Steampunk, magic, mystery and love combine in Cassandra Clare's latest novel The Clockwork Angel, a masterpiece of period writing and fantasy realism with stunning imagery and unforgettable characters.
The story takes place in Victorian London where 16-year-old Tessa Gray arrives to live with her brother only to be captured by London's mysterious Pandemonium Club, an organization where humans mingle with vampires, warlocks and other deadly creatures.
During her captivity, Tessa learns that she has the power to shape-shift and that the members of London's magical underground will do anything to get their hands on her.
After six weeks of torture, Tessa is rescued by Shadowhunters, warriors armed with medieval weapons and angelic power; it is their job to maintain order between humans and the otherworldly creatures that secretly stalk London.
Together with Shadowhunters Will and Jem, Tessa unravels a conspiracy helmed by the enigmatic "Magister" to unleash chaos on England with the help of a deadly clockwork army.
The Clockwork Angel is the first installment of Clare's Infernal Devices trilogy, a 19th century prequel to her modern day Mortal Instruments series.
Clare's Victorian London brims with a sense of mud-splattered clarity - a result of Clare's extensive research and sojourn in England. The imagery is theatrical and stunning, gothic and unforgettable. The reader is lavished with descriptions like, "The face of a bad angel and eyes like the night sky in Hell," and, "The sun had begun to set in a torrent of fire. Across the Thames [River], factory smokestacks belched smoke that trailed dark fingers off the sky."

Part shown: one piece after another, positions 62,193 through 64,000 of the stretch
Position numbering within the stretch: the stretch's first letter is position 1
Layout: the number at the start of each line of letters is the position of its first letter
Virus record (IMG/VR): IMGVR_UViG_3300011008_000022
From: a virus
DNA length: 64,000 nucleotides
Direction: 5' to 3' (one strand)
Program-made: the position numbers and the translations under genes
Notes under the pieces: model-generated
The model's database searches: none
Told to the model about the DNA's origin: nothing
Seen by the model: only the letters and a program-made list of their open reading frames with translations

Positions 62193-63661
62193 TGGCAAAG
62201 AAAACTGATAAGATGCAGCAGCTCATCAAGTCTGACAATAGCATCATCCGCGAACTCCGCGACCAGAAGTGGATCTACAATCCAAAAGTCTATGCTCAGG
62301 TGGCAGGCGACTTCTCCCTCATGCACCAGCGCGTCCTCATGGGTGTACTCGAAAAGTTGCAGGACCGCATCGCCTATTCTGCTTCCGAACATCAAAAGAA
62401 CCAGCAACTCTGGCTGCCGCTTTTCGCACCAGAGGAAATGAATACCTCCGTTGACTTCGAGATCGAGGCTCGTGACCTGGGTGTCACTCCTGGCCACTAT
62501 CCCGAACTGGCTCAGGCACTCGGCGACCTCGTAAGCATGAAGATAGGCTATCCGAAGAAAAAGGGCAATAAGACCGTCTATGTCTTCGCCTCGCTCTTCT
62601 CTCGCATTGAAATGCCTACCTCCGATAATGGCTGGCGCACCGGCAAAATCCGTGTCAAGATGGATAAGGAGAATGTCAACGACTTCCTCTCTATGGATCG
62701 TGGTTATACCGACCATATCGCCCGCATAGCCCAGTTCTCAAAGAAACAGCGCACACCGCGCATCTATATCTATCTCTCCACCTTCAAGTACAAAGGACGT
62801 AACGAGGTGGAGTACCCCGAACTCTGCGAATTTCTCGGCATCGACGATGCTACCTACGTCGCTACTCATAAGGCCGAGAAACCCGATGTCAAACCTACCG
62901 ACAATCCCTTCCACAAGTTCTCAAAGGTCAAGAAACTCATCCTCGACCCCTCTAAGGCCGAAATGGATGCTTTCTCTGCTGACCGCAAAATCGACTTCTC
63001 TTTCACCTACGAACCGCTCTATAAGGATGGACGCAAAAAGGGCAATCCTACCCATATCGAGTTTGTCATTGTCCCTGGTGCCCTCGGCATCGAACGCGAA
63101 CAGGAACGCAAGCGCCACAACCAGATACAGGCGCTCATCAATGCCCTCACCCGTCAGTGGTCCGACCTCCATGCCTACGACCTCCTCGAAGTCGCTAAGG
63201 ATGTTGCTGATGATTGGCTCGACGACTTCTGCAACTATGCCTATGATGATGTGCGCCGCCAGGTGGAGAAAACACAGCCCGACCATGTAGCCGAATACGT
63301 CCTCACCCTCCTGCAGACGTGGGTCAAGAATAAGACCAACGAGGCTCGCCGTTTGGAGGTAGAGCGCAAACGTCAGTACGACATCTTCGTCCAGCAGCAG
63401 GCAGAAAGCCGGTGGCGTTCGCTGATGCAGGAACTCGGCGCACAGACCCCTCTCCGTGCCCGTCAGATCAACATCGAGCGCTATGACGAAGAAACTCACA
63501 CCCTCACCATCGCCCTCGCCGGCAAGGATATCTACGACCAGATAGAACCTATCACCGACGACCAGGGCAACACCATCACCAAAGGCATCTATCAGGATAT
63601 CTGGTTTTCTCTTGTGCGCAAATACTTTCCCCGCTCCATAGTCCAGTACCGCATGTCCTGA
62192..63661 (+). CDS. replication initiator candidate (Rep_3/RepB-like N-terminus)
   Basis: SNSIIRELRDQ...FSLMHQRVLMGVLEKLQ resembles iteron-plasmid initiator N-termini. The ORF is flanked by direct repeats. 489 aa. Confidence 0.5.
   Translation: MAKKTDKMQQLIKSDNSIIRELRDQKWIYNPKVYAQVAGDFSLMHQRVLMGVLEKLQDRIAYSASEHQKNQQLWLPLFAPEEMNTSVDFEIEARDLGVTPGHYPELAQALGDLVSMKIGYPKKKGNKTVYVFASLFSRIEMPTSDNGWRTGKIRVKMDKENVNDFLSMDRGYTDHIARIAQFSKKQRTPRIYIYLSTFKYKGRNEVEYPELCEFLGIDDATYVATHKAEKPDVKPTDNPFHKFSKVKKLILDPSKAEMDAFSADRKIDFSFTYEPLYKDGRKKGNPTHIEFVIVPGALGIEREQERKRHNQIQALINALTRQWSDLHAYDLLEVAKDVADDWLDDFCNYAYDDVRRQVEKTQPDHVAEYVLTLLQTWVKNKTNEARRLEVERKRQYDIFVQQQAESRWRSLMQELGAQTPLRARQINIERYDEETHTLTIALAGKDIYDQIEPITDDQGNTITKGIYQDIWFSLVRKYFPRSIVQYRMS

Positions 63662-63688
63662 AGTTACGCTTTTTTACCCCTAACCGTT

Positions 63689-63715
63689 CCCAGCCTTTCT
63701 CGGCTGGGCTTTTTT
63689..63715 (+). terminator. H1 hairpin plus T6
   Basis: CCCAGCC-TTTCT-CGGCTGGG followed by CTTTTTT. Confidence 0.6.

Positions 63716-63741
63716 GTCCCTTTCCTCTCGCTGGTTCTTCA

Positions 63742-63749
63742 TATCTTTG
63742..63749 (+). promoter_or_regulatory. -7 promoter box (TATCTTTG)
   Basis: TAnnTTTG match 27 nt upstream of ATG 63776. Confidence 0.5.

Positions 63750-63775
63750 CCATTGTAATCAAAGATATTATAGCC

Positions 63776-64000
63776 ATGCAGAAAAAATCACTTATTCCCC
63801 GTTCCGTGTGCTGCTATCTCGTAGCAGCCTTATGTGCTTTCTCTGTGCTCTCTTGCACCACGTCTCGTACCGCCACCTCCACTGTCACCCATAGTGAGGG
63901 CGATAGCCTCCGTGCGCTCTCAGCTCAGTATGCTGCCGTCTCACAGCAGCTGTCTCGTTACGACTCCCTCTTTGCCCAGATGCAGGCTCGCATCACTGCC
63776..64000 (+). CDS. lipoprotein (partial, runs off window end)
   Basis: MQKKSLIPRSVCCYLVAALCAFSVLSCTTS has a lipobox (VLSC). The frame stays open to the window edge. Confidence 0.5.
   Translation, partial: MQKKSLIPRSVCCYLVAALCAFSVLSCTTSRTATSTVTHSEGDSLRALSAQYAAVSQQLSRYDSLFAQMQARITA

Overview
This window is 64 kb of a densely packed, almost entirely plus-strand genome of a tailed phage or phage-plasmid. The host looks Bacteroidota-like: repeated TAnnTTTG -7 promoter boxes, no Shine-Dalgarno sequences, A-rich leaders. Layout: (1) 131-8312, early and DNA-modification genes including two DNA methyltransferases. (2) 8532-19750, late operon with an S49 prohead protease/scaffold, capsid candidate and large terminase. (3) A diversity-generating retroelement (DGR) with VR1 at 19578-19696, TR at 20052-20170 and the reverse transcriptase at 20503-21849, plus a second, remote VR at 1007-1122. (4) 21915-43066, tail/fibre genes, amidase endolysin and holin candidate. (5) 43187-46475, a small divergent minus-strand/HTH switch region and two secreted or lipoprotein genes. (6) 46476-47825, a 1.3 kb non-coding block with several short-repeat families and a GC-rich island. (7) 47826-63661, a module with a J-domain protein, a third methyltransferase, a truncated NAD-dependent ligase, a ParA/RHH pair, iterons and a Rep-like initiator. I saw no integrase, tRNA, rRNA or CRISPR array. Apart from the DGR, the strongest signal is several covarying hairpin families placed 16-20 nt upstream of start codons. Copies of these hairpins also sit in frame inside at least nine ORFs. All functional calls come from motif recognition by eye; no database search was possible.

The story is one that could easily wander into high fantasy pretension, but Clare's whip-smart sense of humor keeps it from going over the top, even with the Victorian-era dialogue.
Though several of the characters border on being too similar to Clare's previous creations, each benefits from the author's incredible ability to delve into the minds and motivations of the vivid personalities inhabiting her fictional world.
For fans of Clare's Mortal Instruments, the fabulously flamboyant and eternally classy Magnus Bane - a fan favorite - makes a few memorable cameos, and several names are dropped that recur in the later series.
While these subtle nods are more entertaining for people who have read Mortal Instruments, they don't detract from the enjoyment of newcomers to Clare's fantasy world. Even given the interaction between the two series, each stands on its own and the works can be read in any order.